One perfectly natural desire is to want to tell the future. We pick up our ears when we hear of foretold events. Who would not want a few days foreknowledge of the stock market for example?
Swedenborg could tell the future
A few incidents in the life of Emanuel Swedenborg suggest he had precognition.
Swedenborg wrote to John Wesley accurately predicting the time of his own death. The clinical psychologist Wilson van Dusen describes other examples of his psychic powers. (Chapter 7 Presence of Other Worlds).
Yet Swedenborg himself considered his gift of being able to tell the future of remarkable little importance and we are reliant more on the reports of others amazed at this phenomena than from his own pen. More common today is the idea that a dream — which usually portraits unconscious central life concerns in a symbolic way — can be precognitive by representing their future implications.
Some of Swedenborg’s dreams tell the future
Some of the dreams of Emanuel Swedenborg have been called precognitive. His Journal of Dreams is probably the oldest and longest series of recorded dreams in existence. It reports dreams and visions occurring in a critical formative period in the life of this gifted scholar. His dreams tended to be symbolic although he did venture his own interpretations.
“That which had been represented to me in a dream some days before happened to me; for in one day I was exposed to two deadly perils; this indeed happened to me, so that had not God then been my protector, I should have given away my life in two places. The particulars I will not describe.” (Dream 200)
In another dream he described dining with a priest and taking away from the table two silver cups. These he said symbolized what he had learned about the spiritual life. He wasn’t giving credit to himself for this valuable knowledge.
“I learned much about spiritual things; which is meant by the silver cups which I wished to send back to the priest; that is to say, to the glory of God I would again give to the church universal in some manner.”(Dream 63)
The dream was revealing something about his future role as a theologian. At that time he was far from knowing he would later produce 33 volumes of theology.
He described how he saw the church of the Moravian Brethren in a previous dream recognizing it when he came upon it in real life.
“Their church was represented to me three months before, just as I have since seen it, and all there were clad like priests.” (Dream 202)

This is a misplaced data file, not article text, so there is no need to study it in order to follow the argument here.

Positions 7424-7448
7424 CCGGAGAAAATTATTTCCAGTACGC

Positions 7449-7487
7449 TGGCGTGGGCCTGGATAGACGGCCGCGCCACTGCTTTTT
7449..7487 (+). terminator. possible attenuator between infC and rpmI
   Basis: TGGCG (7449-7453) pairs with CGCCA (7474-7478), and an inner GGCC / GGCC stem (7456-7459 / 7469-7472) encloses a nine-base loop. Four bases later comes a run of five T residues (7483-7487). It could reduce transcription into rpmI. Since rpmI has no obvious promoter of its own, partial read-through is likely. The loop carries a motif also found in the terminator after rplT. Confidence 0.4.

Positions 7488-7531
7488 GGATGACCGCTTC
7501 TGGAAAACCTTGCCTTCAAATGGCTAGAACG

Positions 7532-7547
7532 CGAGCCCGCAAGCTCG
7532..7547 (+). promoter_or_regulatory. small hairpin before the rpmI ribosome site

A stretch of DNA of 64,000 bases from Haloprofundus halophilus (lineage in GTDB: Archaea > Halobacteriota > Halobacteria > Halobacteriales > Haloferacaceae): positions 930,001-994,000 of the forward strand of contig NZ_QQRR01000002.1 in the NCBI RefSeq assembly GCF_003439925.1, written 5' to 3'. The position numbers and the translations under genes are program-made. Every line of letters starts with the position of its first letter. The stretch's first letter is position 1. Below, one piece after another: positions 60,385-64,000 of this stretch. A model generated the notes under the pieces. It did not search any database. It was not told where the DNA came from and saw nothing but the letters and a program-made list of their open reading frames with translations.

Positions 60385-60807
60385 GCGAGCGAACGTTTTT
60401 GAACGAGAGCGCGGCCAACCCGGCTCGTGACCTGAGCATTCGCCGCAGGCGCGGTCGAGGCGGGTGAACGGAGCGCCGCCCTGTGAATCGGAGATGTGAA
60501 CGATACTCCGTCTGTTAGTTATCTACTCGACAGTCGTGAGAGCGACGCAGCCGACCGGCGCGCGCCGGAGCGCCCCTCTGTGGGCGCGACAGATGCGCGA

How can anyone tell the future if it hasn’t yet happened?
The way I see it is that dreams show our unconscious feelings and insights. The event depicted in a dream sometimes actually takes place. If things in a dream later turn out as predicted, had this been inevitable all along? Or do they actually happen in waking consciousness because a dream message, such as an unconsciously expressed warning, went unheeded?
Parapsychological research (reported by Harvey Irwin and Caroline Watt) has unearthed some instances in which the event not only was avoided or prevented but seemed bound to have occurred had the person perceiving the future not intervened.
Boundary between the material and psychic realms
For many people, God, alone can tell the future. If so, perhaps God might see fit to tell the future to a person. Also possibly anyone who feels close to God may be more intuitively in tune with what the divine foresees. Is there a boundary between our wanting to tell the future and the higher knowledge of the spiritual world which transcends space and time? I agree with the view that these worlds were meant to be separate. Only for special reasons can the knowledge of one show in the other.
Swedenborg’s views on future knowledge.
In general Swedenborg himself felt knowledge of the future would threaten one’s humanity. He said the essence of being human is to be able to act from freedom according to reason. He argued as follows: if each of us knew for certain what will happen then we would no longer think interiorly how we should act or how we should live: our rationality and liberty would be diminished; rationality to understand what is right and good and liberty to think what is right and do what is good if we are able.
So for him in order to have happiness we must not know what the future holds. It would involve many things which would upset us. Religious people tend to believe that true happiness comes from trusting that God looks ahead and provides for one’s timeless spiritual needs.
“Do not worry about tomorrow, for tomorrow will worry about itself. Each day has enough trouble of its own.” (Matt 6)
For those of faith, the future will be happy if they go with the flow trusting in the stream of providence.
“Every smallest fraction of a moment of a person’s life entails a chain of consequences extending into eternity. Indeed every one is like a new beginning to those that follow, and so every single moment of the life both of his understanding and of his will is a new beginning. And since the Lord foresaw from eternity what man was going to be like in the future and even into eternity it is clear that providence is present in the smallest individual things.
(Swedenborg, Arcana Coelestia section 3854)
Copyright 2011 Stephen Russell-Lacy
Author of Heart, Head & Hands Swedenborg’s perspective on emotional problems